Console.WriteLine(“I couldn’t write the file”);
        } Catch (Exception ex) {
        Console.WriteLine(“Unexcepted exception: ” + ex.ToString());
        } Finally {
        if (fs != null) {
        fs.Close();
        }
        }

  2. Dax
    December 22, 2010 at 12:15 am

    Seems like we’re just due for a new language. Something<-C# (unless you hate MS)<-Java<-C++<-C. C# is wonderful, but lots of inherited problems going all the way back to MulticastDelegate. F# is almost it, man I hate that OCaml syntax. Clojure too parenthetical, and who wants to debug Java exceptions in a Lisp program? And I think type-safety is still a level 1 reqt so no on Python and Ruby. Haskell too confusing. I haven't been following much, but maybe Go can get somewhere. Though the wikipedia article seems to imply it is falling in relevance.

    Hmm, I think there needs to be more of an FVM. JVM and CLR are optimized to OOP but permit FP on them. I think the inverse is going to be the way of the future. A functional VM, a functional rewrite of the System.Core libraries, and all will be right with the world.

    • configurator
      December 22, 2010 at 12:40 am

      If you look at the CLR design you won’t see a lot of by-design OO bias. Perhaps the implementation is optimized for OOP, but the interface (i.e. CIL) is simple and powerful – it is a powerful stack based VM, and that’s really all there is to it.

      Of course, it has ways to call methods on objects (be them instance or static methods), but the difference between a call to an instance method on type T and a call to a static method with first parameter of type T is non-existent. And that’s the same way you invoke functions (delegates) – callvirt its Invoke method and you’re done.

      If your problem is that all code must be contained in a class, then think of a (insert-functional-language-name) module or file as a static class and you’ve got that solved.

      If your problem is that all code must be contained in a method, then remember you’ve got a static initializer – any external code can go there.

      It’s really the compiler’s job to compile a functional language into units that the CLR can understand, and I don’t think the fact that you’re forced to separate your code into modules means that you’re OO-biased.

      • Hendry Luk
        February 9, 2012 at 1:59 am

        The fact that it is stack based, doesnt that mean an OO-bias? It’s a huge show-stopper to be a platform for functional language. They implement a workaround in place for F# (tailcall optimization), but it’s just a workaround for a problem inheritted from its OO root.

      • earwicker
        February 9, 2012 at 11:38 am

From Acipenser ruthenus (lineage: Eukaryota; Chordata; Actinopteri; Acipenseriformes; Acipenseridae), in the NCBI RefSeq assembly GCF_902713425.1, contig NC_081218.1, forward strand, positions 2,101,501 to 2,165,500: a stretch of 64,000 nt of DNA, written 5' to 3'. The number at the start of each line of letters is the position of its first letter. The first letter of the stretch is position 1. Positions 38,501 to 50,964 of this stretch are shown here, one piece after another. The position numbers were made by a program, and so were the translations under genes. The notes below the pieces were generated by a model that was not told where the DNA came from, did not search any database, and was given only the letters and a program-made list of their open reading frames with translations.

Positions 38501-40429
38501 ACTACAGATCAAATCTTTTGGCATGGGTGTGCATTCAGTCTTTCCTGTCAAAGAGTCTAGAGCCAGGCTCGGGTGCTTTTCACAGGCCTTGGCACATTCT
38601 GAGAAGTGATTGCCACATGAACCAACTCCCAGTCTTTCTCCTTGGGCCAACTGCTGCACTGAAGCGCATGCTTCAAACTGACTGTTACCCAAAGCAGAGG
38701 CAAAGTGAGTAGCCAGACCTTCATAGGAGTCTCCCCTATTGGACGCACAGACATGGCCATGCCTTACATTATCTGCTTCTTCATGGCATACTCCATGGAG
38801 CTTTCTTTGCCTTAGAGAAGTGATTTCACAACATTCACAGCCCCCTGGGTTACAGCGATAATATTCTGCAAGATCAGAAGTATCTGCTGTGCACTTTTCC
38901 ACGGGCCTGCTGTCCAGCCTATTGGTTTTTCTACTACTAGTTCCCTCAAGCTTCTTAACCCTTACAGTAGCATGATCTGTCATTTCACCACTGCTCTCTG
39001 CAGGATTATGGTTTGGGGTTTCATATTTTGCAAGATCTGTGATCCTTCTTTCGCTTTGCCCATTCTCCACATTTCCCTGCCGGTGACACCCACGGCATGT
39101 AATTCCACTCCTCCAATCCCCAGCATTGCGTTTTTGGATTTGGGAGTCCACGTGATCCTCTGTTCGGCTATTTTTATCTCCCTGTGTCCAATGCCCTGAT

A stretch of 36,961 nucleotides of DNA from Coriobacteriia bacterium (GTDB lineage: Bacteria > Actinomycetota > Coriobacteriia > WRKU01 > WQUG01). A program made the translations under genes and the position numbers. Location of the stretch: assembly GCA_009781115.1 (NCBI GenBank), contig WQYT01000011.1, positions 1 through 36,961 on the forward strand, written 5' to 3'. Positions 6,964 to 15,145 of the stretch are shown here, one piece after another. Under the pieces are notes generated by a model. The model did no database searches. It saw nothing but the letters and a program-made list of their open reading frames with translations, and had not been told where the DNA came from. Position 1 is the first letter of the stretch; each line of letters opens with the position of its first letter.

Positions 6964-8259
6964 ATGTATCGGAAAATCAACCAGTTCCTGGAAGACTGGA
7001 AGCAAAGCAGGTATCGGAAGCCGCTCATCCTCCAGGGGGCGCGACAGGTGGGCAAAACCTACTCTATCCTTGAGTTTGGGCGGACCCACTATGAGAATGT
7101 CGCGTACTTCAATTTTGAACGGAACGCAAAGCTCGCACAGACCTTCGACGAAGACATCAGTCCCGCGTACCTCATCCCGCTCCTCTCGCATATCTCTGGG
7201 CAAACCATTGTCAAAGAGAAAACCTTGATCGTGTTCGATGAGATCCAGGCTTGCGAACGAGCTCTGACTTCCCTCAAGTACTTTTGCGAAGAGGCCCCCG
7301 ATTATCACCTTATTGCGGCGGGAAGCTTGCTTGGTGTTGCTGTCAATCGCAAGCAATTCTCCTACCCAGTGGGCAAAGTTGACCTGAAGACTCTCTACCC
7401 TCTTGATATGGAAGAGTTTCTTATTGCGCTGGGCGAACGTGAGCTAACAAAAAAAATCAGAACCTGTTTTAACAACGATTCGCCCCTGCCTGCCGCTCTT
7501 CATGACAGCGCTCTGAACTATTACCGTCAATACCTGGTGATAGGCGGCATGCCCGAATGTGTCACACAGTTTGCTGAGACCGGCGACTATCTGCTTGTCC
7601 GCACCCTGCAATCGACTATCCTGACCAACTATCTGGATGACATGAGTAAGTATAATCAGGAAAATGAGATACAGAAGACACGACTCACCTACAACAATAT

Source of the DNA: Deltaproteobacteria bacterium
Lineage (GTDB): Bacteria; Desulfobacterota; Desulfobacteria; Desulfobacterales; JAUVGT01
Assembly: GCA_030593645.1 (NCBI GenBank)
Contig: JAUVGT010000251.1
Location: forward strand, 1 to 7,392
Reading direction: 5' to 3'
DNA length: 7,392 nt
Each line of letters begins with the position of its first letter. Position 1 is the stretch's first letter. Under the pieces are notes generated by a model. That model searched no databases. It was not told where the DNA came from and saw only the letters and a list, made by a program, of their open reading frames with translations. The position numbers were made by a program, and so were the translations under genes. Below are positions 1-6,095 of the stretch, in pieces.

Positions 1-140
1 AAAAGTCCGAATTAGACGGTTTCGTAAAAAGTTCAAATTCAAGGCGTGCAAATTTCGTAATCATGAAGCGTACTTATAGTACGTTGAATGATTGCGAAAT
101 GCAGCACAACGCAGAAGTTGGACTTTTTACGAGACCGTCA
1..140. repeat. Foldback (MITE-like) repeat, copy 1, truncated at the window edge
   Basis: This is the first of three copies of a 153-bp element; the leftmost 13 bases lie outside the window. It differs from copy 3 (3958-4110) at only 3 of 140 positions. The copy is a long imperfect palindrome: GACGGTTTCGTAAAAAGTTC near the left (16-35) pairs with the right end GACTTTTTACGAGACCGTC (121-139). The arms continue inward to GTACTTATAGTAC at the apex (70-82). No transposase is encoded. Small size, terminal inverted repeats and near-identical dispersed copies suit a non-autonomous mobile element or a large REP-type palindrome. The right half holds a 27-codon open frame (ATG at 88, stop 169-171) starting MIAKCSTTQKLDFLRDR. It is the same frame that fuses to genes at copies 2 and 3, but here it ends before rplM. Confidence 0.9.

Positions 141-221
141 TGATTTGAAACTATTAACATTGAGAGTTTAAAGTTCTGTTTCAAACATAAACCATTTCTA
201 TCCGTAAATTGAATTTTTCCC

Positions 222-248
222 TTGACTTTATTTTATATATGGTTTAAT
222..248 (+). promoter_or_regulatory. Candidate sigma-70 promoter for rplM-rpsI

Stacks aren’t specific to OO languages. There are many non-OO languages with inherent function invocation stacks (C, Pascal), and there are “stackless” variants of some OO languages (e.g. Python).

        In IL the stack is not a language design concern – it’s a JIT implementation concern. All widely used CPUs, such as x86 and ARM, have specific registers for tracking the stack, and a defined stack frame layout. Operating system APIs are exposed via functions that must be called (sometimes re-entrantly) via the stack.

        So to make it possible to implement an “efficient” language that can work with operating systems, it makes sense to include the same kind of concept in IL. This doesn’t rule out the possibility of layering something more high-level on top if this, and one day it may be that most languages take that approach.

        The same goes for the flat memory space addressable by pointers, which is how memory is exposed to processes. Hence IL includes that concept, even though most of the time high-level languages will avoid exposing it directly to their users (e.g. in C# you must use unsafe).

      • Hendry Luk
        February 9, 2012 at 11:36 pm

        Yes, stacks are not specific to OO languages, but they are inappropriate (or inefficient) for functional language where infinite recursions are common

      • Hendry Luk
        February 9, 2012 at 11:42 pm

        Was just trying to say that C, pascal, and python are not relevant examples since they are never designed to be functional languages

  3. January 26, 2012 at 12:47 am

    Does this work nicely with the call stack as well? Are there any tail call issues? I haven’t thought about it enough, but it seems that may be a reason doing try/catch in iterator blocks is “difficult”.

    • earwicker
      January 29, 2012 at 9:19 pm

      It works fine with the call stack – today I put up an update with complete source code (with lots of comments), compatible with the VS 11 preview, so try stepping through it to see how it works (as always with elaborate compiler-generated code, Resharper helps a lot too). Try/catch in iterator blocks is perfectly doable technically.

  1. January 29, 2012 at 1:21 pm
  2. June 9, 2014 at 2:06 am
  3. February 1, 2015 at 11:43 pm